Category Archives: Rationalization

Mom and the Web

When I was reworking my last blog (about rationality and rationalization), I was staying at a friend’s cottage in rural France.  In this isolated valley, there was no internet, and no access to a phone’s data connection.  As always, I found the absence of a thing, gave me space to reflect on its importance (or lack of it).

And my thoughts, influenced by the blog I was working on, and my background, were about how our relation to the web reflects our involvement with the pleasure/reality principles.

What is the word we most commonly use when talking about our access to the web?  That we’re connected.  As a therapist I have to ask, connected to what?  Because our favourite websites, Tumblr and Facebook pages, Youtube videos, etc. are not ends in themselves.  The fact that we can be/are connected to them means something to us.

In psychoanalytic shorthand, connection is an issue to do with the mother.  When we’re born, we’re deeply connected, indeed psychically merged with, our mothers. The life-long process of growing up involves separating from the mother (and all her later iterations in life – teachers, mentors, partners, bosses) and becoming your own person.

The overriding value of the web is connection.  Hardly anyone on it speaks about the value of separateness/separation.  Is this a clue to its psychic meaning?

Separation from a loved one involves pain (as I discussed in my earlier blog, Memory and It’s Relation to Loss).  Separation from the internet (as I’m very aware in its absence) also involves feelings of loss. One becomes conscious of how much one uses the web as an aide de memoir. My recent queries include: when was The Terminator made?  when was Where the Wild Things Are published?  where is Provence?  As I asked each question, and realized I couldn’t google the answer, I had to confront its absence.  Are these not-terribly-important queries so very different in meaning from:  where are my trainers, mum?  where did you put my favourite t shirt?  when’s Neal’s birthday party?

When there’s no wifi, you become aware of how quickly the ubiquitous connection to the internet has become important/essential/taken for granted, even for those of us who still remember dial-up connections.  Is this because it fits an earlier model, not so buried in our psyche, the ubiquitous connection to our infantile mum?  Is the web the always-there and all-knowing mum we never have to separate from?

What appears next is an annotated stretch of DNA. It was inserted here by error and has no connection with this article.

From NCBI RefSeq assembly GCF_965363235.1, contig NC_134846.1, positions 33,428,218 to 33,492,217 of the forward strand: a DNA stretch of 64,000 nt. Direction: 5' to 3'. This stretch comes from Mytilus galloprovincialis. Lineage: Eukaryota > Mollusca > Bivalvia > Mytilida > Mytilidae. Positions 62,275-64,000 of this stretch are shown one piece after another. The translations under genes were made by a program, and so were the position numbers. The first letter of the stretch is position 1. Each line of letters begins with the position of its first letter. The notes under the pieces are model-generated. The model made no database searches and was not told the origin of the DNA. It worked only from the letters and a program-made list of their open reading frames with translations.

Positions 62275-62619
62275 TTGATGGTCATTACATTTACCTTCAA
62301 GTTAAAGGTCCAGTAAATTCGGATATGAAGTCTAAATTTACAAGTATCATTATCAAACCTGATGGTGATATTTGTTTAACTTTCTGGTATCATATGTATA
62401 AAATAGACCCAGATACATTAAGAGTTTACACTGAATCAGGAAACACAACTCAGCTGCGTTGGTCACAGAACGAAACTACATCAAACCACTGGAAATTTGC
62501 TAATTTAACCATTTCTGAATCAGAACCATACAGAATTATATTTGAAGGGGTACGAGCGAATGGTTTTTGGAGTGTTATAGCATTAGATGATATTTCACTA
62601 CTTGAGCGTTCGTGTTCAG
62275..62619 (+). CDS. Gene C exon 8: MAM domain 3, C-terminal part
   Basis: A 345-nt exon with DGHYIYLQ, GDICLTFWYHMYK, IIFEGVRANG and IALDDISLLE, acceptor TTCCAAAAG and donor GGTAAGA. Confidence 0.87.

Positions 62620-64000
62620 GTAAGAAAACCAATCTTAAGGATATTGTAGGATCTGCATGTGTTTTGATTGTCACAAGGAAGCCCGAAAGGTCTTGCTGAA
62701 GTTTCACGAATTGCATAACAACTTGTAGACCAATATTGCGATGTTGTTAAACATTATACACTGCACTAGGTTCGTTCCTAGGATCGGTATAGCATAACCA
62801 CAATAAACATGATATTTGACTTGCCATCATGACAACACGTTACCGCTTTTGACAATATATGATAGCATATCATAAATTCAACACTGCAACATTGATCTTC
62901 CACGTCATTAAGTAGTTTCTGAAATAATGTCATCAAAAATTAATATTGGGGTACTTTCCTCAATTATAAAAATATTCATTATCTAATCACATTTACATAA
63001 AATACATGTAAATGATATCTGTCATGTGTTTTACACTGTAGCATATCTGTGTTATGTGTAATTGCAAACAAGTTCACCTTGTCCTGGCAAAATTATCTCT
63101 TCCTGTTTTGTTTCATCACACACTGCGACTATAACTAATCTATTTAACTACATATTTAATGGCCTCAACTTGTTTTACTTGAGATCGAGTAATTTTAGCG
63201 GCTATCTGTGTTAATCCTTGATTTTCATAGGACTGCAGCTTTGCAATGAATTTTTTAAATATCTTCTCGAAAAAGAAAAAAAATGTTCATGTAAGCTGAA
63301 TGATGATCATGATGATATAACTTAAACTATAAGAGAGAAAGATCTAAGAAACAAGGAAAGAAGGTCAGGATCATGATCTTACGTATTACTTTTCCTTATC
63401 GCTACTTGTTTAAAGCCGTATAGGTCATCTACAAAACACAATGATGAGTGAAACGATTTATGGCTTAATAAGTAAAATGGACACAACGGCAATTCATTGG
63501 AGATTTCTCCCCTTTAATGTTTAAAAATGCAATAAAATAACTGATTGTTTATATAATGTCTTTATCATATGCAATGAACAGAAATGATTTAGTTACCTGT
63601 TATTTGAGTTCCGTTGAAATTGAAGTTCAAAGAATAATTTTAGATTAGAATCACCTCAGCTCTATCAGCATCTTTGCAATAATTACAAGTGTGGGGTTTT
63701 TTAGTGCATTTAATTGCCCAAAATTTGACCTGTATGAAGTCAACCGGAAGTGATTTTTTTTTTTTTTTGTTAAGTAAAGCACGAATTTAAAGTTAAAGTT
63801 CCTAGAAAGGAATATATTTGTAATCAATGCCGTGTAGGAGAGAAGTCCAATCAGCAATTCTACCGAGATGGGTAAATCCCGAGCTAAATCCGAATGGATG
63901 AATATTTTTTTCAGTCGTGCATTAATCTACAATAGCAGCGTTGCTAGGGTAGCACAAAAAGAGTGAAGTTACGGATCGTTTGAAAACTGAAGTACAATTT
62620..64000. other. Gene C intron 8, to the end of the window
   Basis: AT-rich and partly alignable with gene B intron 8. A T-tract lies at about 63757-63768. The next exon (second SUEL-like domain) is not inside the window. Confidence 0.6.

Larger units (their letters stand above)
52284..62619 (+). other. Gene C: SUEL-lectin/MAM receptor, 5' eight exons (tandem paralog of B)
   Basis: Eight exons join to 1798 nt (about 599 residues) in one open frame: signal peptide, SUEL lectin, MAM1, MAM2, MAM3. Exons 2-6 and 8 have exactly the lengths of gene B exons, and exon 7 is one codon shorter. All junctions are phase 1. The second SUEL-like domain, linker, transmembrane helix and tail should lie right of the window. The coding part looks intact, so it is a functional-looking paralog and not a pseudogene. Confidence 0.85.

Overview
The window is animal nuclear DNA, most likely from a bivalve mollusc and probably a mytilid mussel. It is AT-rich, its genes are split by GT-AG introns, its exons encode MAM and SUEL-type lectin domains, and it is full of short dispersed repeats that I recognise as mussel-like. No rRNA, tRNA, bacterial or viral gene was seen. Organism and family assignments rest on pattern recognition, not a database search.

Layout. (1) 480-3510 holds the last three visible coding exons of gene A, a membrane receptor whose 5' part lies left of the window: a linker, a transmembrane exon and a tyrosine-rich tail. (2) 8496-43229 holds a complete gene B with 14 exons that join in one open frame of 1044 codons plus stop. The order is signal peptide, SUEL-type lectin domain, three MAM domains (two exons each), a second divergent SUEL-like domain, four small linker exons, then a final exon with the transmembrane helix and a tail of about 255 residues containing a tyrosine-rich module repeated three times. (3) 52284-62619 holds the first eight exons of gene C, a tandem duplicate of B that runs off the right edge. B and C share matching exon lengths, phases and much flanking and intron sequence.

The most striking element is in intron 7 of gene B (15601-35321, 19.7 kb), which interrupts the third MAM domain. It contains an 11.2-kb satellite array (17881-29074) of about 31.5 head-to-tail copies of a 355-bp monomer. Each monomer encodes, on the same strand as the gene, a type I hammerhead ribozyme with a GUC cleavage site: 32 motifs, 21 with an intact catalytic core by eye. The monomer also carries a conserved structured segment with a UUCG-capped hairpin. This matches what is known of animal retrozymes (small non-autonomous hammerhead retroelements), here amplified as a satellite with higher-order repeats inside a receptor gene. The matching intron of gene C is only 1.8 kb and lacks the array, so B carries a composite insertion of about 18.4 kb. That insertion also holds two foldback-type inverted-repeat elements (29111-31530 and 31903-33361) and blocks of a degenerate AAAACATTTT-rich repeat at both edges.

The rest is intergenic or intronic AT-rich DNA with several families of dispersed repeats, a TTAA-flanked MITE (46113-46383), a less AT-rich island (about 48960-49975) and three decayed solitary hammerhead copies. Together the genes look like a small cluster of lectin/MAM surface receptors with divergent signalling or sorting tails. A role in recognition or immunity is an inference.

Let’s consider more about the phenomenology of being plugged into the web:  I would say we’re in a world in which there is no lack, but always an answer or a response (even if we have to search for it); no separation but always a bond to our “friends” even if it’s only to their postings or emails. Moreover, our connection to the internet is timeless – when we’re plugged in/connected, time vanishes and has no meaning.  The passing of time is, of course, one of the most important markers of the “real world.”

What so striking about all this is that it’s so different from my reasons (or should I say rationalizations?) for loving the web.  I’m a technophile.  I’ve observed happily, and participated in, every stage of the development of the web, from the very first space wars games played on intranets and described by Stewart Brand in a classic Rolling Stone article.

rolling stone space war

If you’d asked me what I loved about the web I would have said the way it gives me access to knowledge, to facts, to solutions to problems, to the latest news, to persons who had deep knowledge of particular areas.  I loved that precursor of the web, the Whole Earth Catalogue, for similar reason: the way it gave me access to the enthusiasm and specialized knowledge of people who had plowed a particular furrow deeply and well.

whole earth catalogue coverwhole earth catalogue back cover

All this would have made my love of the web sound like a manifestation of the reality principle, of my searching/desire for truth.  But if I’m honest, though I do use the web for all this,  mostly I pootle about, looking for something interesting or amusing. If I’m brutally truthful, I largely use the web to avoid the work, thinking or writing I need to do.  (Doesn’t everybody?)

So while I tend to consciously justify my dependence on the internet in terms of the knowledge it gives me, in fact, it’s much more to do with the unconscious satisfactions I derive from it, while it helps me avoid the painful task of writing and trying to create characters and worlds that will move people.

But I guess I shouldn’t be surprised by this.  That’s how rationalization works – it makes you feel that an unconsciously pleasurable choice is a useful, inevitable necessity.

Rationalizing and Reason